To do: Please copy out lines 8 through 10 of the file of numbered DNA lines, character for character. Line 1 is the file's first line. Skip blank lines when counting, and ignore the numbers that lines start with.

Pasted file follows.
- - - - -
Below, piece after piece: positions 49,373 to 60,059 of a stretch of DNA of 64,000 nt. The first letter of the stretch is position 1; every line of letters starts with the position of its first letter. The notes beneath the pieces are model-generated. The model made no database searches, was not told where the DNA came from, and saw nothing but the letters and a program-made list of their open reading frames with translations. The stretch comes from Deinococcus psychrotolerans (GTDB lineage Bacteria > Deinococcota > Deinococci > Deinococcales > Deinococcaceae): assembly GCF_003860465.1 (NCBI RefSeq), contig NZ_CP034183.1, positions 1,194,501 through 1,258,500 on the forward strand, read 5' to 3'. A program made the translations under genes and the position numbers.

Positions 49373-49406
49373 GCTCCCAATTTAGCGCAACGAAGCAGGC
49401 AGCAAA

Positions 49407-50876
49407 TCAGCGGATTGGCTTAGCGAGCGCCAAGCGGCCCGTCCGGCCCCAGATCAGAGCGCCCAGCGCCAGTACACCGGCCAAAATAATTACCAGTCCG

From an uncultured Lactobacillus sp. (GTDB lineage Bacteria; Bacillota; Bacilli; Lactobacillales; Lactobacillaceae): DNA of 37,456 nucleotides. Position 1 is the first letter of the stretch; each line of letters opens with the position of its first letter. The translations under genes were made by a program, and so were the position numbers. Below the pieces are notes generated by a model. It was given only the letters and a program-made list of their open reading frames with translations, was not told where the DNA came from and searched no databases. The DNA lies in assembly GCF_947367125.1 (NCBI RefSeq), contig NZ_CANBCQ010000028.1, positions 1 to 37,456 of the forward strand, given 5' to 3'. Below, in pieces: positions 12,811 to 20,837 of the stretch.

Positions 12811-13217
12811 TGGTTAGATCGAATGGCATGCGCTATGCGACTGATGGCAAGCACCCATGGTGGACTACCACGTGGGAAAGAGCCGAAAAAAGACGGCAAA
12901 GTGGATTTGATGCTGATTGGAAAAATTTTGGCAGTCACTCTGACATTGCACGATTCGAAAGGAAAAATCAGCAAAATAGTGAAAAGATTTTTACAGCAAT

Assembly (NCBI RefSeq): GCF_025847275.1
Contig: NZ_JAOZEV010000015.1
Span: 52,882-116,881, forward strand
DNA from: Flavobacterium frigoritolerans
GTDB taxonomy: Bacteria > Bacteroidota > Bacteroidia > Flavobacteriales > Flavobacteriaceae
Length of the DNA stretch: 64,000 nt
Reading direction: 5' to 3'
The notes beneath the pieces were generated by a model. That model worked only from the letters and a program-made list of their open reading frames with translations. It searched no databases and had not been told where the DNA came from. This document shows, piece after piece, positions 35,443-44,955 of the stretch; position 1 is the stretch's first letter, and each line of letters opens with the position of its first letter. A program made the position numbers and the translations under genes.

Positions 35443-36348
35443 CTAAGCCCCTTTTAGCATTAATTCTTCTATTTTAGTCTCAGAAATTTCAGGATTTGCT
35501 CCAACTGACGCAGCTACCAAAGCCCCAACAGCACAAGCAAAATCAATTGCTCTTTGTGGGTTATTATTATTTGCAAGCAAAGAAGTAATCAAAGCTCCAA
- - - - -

Positions 12811-13217
12811 TGGTTAGATCGAATGGCATGCGCTATGCGACTGATGGCAAGCACCCATGGTGGACTACCACGTGGGAAAGAGCCGAAAAAAGACGGCAAA
12901 GTGGATTTGATGCTGATTGGAAAAATTTTGGCAGTCACTCTGACATTGCACGATTCGAAAGGAAAAATCAGCAAAATAGTGAAAAGATTTTTACAGCAAT